The fairest possible electoral system
- Translates each parties percentage of the popular vote into the same percentage of seats in the assembly.
- Each person’s vote counts equally.
- Only makes use of first choice preferences.
- As few votes as possible should be wasted.
- Should not breed intra-party competition.
- Minimizes number of representatives allocated to each district.
Viewpoint provided by Seniors PEI as an unpaid public service.
RCMP warn of “Rental Scam”
The RCMP would like to advise the public of a scam directed at those seeking rental housing. The scammer contacted someone who posted an online ad in the ‘Apartment Wanted’ section, claiming to be the owner of a rental property in Georgetown. They offered to mail the keys in exchange for a deposit on the property. Their goal is to pressure the victim to send the deposit and the scammer will then cease communicating with the victim.
Oftentimes the scammer will claim to be the owner of actual properties listed for sale on active real estate listings and will send forged documents in an attempt to prove ownership. These documents can be very convincing. These scammers typically operate outside of the country and prosecuting these frauds and recovering money is unlikely.
In this case, prior to sending money, the victim contacted the listing agent directly and learned of the scam so did not suffer any loss.
With the low rental vacancy rates on PEI, it can be difficult to find rental properties. Police advise the public to physically attend properties, ensure they have a rental contract and meet with landlords prior to paying any money.
Kings District RCMP
Cst. C. Hickey
Black History on PEI?
One wonders if there is a belief that there is no black history on Prince Edward Island. Nothing could be farther from the truth. Not only is there a black history, there is also a history of slaves and slave ownership. Some of Prince Edward Island’s most prominent residents were slave owners.
Under French rule, it was legal to own slaves on Île St.-Jean. However, the first record of enslaved Africans was in 1784 when 16 “negro servants” arrived with the Loyalists; by 1785 there were almost 100. After 1799, when the name was changed to Prince Edward Island, there were enslaved Africans in Charlottetown and Summerside. In PEI, perhaps due to the small number, enslaved Africans were allowed to be baptized and to marry legally. The wealthy owned enslaved Africans, including businessman William Shurman and the Lieutenant-Governor Edmund Fanning.
Many people are not aware that there were black people on Prince Edward Island in the 19th century, but there were. A black community known as The Bog, developed around Euston and Rochford streets in Charlottetown, near Government Pond, in the 1800s.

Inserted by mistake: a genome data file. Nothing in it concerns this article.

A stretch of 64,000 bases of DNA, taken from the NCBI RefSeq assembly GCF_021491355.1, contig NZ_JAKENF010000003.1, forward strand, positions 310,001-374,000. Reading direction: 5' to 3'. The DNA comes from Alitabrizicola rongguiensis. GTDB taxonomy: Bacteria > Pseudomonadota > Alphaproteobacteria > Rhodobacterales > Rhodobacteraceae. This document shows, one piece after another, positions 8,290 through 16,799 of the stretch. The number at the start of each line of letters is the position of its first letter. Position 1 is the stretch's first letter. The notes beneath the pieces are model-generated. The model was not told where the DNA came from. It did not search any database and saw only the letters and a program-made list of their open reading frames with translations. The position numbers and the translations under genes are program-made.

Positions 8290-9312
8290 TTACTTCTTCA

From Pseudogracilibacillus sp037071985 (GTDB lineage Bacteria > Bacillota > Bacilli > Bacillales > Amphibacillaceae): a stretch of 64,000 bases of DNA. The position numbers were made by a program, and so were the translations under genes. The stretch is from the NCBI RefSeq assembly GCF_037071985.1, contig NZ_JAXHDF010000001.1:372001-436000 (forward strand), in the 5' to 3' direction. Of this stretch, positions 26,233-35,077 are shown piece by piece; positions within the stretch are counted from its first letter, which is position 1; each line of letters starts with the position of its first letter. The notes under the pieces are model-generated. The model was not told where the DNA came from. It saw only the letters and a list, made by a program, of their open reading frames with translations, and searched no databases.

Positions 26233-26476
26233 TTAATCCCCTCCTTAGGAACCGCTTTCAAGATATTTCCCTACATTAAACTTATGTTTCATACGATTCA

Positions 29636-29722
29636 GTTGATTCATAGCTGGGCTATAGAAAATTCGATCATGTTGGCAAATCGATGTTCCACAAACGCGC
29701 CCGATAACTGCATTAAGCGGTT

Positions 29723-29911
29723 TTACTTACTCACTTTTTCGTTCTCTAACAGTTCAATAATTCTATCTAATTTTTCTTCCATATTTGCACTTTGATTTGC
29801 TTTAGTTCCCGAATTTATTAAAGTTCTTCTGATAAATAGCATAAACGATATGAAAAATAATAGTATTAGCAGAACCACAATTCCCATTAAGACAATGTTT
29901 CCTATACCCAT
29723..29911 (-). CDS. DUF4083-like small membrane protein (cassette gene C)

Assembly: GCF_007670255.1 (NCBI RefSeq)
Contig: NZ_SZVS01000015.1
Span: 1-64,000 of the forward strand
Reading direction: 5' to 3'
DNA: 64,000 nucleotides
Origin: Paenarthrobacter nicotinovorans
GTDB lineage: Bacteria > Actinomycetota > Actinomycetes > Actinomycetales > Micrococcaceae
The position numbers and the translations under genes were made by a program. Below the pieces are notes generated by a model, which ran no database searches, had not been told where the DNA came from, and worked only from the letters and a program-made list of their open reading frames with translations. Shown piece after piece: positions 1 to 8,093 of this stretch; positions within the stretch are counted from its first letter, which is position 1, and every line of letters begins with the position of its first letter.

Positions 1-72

Most of the descendants of these black Islanders have been assimilated into the population and are no longer a visible minority. There are black people in thousands of families, from one end of the Island to the other.
In 2014, as part of the celebration marking the 150 anniversary of the Charlottetown Conference, a stage production called Tales from the Old Stock: Stories and Songs of P.E.I Black History was performed at the 2014 Celebration Zone. It chronicled some of the missing pieces of Island history through skits and storytelling, as reported in the Guardian at the time.
Historian Bruce Ziff maintains that the first “abolitionist statute” in the Empire was Prince Edward Island’s 1781 act regulating slavery. The only statute in the post-revolutionary, second British Empire to regulate slaves explicitly. A detailed academic analysis of slavery on Prince Edward Island in the article Slave Life and Slave Law in Colonial Prince Edward Island, 1769-1825 by Harvey Amani Whitfield provides some compelling information, along with detailed footnotes and a bibliography. A list of known slave names or identities exists in the appendix of the article.
The 1781 act regulating slavery was abolished in 1825 by an act of the Legislature. By that time there were no slaves remaining on the island.
Those of us who care that the history of Prince Edward Island is represented honestly and inclusively look forward to the time when the Government is willing to commit resources sufficient to bring awareness of the meaning and importance of Black History Month, and black history generally to everyone on the Island.
Welcome to Seniors PEI, a resource site designed for seniors of Prince Edward Island. Here you will find a wide variety of information for seniors, including links to regional and national and international websites that we believe can be helpful to seniors; websites that provide information about programs, services and areas of interest for seniors and for those who work with seniors.
We have news for Canadian seniors: links to current news stories, updated daily, that involve or would be of concern to seniors, focusing on the Maritimes. There is also a senior artist gallery section, showcasing senior artists of the Island. If you are a senior artist or know of one who should be featured in this section, please email us at email@example.com to let us know. We will contact you or the recommended artist to arrange for their inclusion on our pages.
This Day in History
|A word which some lexicographer has marked obsolete is ever thereafter an object of dread and loathing to the fool writer, but if it is a good word and has no exact modern equivalent equally good, it is good enough for the good writer. Ambrose Bierce (1842-1914)|
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